THRIVE, an organization at the University of Rhode Island that engages students in impact opportunities to help them find their passion, will be hosting “Social Change: Concept to Reality” on March 3.

In the past, THRIVE has hosted ChangeFest, an event where students who are avid advocates of social change work in teams to find and create solutions to social issues at the University. This year the organization is naming the day “Social Change: Concept to Reality,” and will be running a full day of workshops that cover a wide range of topics that all relate back to social change, giving students the resources they need to empower themselves and others to make social change. The event is meant to empower students by giving them resources and skills to create social change.

“We looked at the resources we had available and decided that this event is a better thing to do,” Jessica Florendo, director of outreach for the club said.

Students participating in the event will go through two rotations, one in the morning and one in the afternoon. The morning rotation will be focused on environmental sustainability as well as diversity and inclusion. The afternoon rotation will consist of project building. Students will have the opportunity to work with a mentor to create and develop a project regarding physical change.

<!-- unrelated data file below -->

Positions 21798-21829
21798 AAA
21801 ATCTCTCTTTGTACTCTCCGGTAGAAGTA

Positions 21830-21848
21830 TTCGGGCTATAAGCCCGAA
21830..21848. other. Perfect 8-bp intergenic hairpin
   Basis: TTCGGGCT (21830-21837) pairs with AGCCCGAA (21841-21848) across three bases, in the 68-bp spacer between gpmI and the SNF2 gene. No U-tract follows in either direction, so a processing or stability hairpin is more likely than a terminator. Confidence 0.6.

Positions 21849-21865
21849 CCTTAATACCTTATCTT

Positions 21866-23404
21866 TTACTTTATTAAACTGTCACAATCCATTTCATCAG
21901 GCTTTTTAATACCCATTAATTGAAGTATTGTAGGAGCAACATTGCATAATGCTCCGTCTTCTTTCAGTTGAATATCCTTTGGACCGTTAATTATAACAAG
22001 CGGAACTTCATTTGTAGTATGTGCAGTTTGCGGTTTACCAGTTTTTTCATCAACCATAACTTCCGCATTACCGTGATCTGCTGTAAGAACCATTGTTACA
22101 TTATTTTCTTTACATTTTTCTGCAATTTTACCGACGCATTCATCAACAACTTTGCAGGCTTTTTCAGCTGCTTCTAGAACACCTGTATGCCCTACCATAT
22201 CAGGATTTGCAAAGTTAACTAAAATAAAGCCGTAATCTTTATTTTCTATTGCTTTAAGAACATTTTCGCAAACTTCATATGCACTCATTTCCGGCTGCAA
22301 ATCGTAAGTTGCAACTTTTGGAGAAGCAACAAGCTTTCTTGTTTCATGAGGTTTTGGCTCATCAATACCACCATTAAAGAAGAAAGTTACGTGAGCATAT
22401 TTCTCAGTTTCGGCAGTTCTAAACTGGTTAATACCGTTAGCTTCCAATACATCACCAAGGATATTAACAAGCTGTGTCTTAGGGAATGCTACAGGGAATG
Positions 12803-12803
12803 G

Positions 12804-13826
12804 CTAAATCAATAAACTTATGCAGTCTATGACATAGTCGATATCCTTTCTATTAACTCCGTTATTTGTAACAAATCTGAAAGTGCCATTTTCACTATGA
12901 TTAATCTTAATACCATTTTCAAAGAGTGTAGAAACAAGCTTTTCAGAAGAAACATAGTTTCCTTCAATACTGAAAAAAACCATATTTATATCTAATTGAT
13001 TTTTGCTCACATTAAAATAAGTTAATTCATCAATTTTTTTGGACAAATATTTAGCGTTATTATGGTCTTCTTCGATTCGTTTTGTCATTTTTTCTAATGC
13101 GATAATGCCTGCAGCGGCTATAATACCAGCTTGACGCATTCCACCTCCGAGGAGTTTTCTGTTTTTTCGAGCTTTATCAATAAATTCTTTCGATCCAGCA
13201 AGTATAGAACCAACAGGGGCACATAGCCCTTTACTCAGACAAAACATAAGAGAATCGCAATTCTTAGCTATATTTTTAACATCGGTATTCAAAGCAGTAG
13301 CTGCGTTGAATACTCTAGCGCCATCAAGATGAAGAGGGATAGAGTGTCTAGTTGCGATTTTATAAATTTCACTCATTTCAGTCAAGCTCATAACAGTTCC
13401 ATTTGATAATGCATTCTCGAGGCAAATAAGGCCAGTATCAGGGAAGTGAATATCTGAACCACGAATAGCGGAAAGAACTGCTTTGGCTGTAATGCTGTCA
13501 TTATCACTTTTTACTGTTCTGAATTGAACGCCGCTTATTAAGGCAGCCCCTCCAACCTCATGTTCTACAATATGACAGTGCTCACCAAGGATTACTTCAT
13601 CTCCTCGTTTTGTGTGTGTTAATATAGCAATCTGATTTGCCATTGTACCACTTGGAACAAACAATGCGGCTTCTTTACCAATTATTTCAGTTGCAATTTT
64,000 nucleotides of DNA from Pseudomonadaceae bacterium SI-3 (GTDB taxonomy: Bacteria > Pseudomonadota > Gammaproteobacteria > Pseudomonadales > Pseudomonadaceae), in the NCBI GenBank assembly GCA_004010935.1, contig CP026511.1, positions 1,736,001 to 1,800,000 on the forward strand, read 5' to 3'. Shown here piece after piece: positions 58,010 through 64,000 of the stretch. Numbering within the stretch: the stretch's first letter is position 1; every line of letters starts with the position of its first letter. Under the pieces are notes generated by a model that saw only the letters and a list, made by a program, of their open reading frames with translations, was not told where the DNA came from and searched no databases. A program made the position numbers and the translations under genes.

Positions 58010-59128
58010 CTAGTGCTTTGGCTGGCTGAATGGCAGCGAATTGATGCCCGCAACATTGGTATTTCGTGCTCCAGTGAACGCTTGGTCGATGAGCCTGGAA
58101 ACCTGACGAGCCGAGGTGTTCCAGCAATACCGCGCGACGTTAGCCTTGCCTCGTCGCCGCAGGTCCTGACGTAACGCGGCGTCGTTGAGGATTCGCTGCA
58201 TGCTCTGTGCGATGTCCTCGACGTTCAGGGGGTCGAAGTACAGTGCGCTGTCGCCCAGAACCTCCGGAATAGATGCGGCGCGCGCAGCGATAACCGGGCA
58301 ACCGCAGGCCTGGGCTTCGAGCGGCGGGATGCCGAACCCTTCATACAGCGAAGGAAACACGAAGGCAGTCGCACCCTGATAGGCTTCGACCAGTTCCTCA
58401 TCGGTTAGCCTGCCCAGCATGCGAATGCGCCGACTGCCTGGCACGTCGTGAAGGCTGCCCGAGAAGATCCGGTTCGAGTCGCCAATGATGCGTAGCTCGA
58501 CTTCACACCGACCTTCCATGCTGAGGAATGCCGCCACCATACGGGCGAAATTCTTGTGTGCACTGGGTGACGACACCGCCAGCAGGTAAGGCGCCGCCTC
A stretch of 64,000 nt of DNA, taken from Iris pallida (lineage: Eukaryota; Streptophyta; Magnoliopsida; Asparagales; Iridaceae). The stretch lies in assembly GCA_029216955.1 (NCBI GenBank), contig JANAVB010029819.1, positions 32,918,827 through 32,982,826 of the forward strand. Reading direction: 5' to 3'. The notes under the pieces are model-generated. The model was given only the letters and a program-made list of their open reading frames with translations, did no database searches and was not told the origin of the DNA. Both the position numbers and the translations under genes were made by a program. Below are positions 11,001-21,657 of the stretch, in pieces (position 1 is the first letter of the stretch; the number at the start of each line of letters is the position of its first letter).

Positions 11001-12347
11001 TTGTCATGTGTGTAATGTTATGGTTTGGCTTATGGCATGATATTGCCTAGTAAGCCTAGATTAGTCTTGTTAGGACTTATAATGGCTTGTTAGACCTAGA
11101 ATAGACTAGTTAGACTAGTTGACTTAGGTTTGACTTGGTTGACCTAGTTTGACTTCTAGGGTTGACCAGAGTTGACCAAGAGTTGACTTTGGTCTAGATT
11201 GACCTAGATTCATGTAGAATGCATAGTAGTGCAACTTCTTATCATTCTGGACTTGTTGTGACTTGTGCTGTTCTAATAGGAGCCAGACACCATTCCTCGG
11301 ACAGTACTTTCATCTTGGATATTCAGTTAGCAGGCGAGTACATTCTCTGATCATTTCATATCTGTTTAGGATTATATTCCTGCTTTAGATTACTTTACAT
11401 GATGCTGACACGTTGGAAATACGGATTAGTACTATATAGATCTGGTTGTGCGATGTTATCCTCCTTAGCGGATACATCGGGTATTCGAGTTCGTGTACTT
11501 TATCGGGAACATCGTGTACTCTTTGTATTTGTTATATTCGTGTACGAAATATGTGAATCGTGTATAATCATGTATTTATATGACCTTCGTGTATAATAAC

“Our topics were all chosen based on what we thought would be relevant to college students,” Florendo said. “We took into concern the environment we deal with every day on campus and wanted to pick topics that are relevant to student life.”

The concept was pieced together by THRIVE as an organization. All events and workshops will be held in the Memorial Union Ballroom, as well as throughout the rest of building. The organization will consider the event to be a success if any student feels as if they can make even the slightest change.

“There are so many people that feel as if their voice doesn’t matter,” Florendo said. “Most of us in the organization are from all different majors, and we want to give students the resources to be successful in impacting their communities.”

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Ian Weiner
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